—Are you online again?


—I’m standing in the doorway and you’re online? Are you buying stuff on eBay?

—No. I’m updating my blog. Every writer should have one, as my publicist says.

—I shut down that blog. Per your instructions.

—Yes. But I had it on a mirror site as well.

—I don’t even know what that means.

—I don’t either, but the fact remains that my blog still exists, and upwards of 14 people check it out every day, from lengths of 0 minutes and 0 seconds to 23 minutes at a time, though I think that 23 is me.

—You’re supposed to be writing your next book. You’re supposed to be “on hiatus” from your blog, and not checking e-mail, save for the messages that I send to your secret e-mail address, the one nobody knows about, not even your mom. What did you put up on the blog?

—Oh, just some pensées on this Nabokov panel I want to go to but can’t make. Also some links to this great photography site I discovered. All the models have tanlines and freckles.

—Which Nabokov panel? The one in Montreal or the one in Ithaca?

—The one in Brooklyn. I seriously need to look into cloning myself. They’ve cloned dogs; can they clone people?

—No. And no more web for you. I want a full report: What else did you do yesterday and this morning, online?


—Out with it.

—I watched one of those Hitler meme videos, you know from Downfall, where he’s in the bunker, shouting? People are putting different subtitles under that shit. Like, Hitler can’t get a ride to Burning Man.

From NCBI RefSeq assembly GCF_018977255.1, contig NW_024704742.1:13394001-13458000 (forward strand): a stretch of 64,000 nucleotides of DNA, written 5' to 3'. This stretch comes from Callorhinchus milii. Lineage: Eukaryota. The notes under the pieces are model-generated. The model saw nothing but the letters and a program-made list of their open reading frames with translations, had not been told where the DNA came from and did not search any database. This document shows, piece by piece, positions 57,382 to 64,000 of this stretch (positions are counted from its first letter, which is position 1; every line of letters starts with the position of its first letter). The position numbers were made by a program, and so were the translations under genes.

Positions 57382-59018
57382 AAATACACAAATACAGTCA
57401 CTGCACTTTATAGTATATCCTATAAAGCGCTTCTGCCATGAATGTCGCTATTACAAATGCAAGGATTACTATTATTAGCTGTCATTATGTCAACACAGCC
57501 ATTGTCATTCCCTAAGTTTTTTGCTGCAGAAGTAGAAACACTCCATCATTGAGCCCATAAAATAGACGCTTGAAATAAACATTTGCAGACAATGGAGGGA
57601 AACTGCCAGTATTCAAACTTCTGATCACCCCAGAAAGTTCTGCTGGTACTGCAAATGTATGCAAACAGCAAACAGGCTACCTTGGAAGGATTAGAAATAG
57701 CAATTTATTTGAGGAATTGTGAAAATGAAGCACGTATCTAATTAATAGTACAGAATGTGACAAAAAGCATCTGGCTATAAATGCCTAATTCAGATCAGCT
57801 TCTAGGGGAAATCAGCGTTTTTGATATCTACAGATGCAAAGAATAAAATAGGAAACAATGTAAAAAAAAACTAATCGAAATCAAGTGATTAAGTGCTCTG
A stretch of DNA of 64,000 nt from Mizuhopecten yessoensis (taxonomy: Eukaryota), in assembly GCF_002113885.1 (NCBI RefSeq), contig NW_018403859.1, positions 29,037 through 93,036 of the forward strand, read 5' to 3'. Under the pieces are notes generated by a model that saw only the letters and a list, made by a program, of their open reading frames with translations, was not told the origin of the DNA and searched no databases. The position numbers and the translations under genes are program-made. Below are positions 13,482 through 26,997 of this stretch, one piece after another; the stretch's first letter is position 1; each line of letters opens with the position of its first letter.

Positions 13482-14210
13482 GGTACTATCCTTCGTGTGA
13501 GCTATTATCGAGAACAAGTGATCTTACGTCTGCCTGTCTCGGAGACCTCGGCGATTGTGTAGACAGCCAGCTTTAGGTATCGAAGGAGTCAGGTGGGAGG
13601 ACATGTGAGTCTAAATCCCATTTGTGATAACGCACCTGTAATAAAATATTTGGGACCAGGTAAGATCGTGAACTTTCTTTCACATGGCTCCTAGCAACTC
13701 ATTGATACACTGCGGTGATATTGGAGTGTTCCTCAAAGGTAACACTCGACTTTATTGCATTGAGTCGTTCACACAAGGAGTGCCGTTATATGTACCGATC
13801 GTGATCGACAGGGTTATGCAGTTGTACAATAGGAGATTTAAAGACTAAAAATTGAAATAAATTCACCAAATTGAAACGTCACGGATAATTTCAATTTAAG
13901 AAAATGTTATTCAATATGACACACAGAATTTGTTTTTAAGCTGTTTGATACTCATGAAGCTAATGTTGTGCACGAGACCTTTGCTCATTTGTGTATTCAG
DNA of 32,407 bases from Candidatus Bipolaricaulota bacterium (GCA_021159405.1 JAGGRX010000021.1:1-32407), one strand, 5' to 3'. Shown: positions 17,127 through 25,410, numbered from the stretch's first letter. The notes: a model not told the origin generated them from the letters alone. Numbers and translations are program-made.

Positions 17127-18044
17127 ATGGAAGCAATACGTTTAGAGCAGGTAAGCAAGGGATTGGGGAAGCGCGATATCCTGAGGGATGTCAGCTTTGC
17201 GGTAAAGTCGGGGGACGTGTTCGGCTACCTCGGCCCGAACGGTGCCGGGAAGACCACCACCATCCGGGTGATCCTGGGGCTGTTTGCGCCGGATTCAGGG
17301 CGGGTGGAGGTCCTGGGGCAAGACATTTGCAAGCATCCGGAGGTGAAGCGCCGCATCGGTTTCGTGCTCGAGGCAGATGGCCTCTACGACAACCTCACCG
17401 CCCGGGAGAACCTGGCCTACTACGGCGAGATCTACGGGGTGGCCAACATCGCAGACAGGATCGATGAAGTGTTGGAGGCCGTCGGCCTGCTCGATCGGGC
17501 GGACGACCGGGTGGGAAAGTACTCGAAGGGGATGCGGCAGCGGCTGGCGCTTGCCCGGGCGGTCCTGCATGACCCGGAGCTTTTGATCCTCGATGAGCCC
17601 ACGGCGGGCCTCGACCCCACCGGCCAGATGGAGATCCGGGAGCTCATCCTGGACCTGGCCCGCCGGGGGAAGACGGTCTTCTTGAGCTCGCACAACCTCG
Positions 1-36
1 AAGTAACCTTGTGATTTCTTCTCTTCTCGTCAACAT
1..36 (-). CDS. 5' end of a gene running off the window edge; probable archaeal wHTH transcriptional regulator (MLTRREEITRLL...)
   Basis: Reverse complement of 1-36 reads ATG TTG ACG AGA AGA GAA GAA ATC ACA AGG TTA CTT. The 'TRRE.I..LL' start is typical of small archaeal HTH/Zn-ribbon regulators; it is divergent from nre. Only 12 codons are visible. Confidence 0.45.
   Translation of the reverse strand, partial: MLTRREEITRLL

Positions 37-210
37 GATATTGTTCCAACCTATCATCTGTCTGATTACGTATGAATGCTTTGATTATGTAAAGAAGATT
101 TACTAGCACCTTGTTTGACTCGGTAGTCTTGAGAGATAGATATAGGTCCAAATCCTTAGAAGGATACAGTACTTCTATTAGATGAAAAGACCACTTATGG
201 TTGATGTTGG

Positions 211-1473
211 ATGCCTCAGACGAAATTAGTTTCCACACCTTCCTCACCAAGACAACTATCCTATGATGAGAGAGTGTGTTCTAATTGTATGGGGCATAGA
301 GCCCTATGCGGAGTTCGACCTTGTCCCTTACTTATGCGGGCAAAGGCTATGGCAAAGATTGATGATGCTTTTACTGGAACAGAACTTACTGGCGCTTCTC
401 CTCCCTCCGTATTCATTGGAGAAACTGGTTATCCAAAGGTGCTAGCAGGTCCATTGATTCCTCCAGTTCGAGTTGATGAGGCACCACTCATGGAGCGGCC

—Yes, I know.

—It’s really funny! You think it will stop being funny, after the tenth one, but it’s still really funny!

—YouTube is a black hole—your words.

—Even the ones that aren’t funny are funny.

—That’s it, boss. I’m removing it from your browser. What else?

—I also “liked” some friends’ posts on Facebook.

—I took down your Facebook profile.

—Um, I put up another one?


—Um, this morning?

—And refriended all your old friends? How long did that take?

—Not long.

How long.

—An hour. OK. About two hours. And a half.

—And how many words have you written today?

—The thing about words, Trixie, listen to me, the thing about words is that it doesn’t really matter how many of them you’ve written. They have to be the right words, do you understand? What good would it do for me to write a thousand words a day if they all have to be weeded out later? I might as well write no words!

—You’re telling me you’ve written nothing. And yesterday, nothing as well, I presume.

—If you’re talking about actual words on actual paper, then yes, I wrote nothing. But a writer like me, there’s a lot going on in my head, this constant dialogue, really more of a three- or four-way conversation—a panel discussion, if you like. Whenever I choose I can just transcribe what I’m hearing.

—Fascinating, boss. Absolutely transfixing. You’re a genius. It’s no wonder you were a finalist for the Asian American Literary Award.

—I lost to Jhumpa Lahiri. Trixie! Where are you going? Why are you getting your umbrella?

—I can’t believe I quit Google for this. For you. What an incredible waste of time.

—But you’re learning! This is what it’s like—the writing life!

—Goodbye, boss. Or I suppose I can just say “Ed” now.

—Trixie, don’t do anything you’re going to regret.

—You still haven’t read the novella I gave you three months ago. You have no time for anyone but yourself.

—I did read it! It was good!

—Tell me one thing about it.

—Good characters!

—Name one of them.

—Trixie, that’s not fair. You’re putting me on the spot.

—Tell me the title.

—The title?

—Yes. The words on the top of the first page, and every page thereafter.


—I can’t say I’m surprised. Thanks for the opportunity, Ed. Good luck on the novel.

—Oh, Trixie. Come back. Forgive me! Wait…that was the title, wasn’t it? Your novella—it was called “Forgive Me.” Trix? Hey, Trixie? Hello?


Ed Park is the author of the novel PERSONAL DAYS and a founding editor of THE BELIEVER.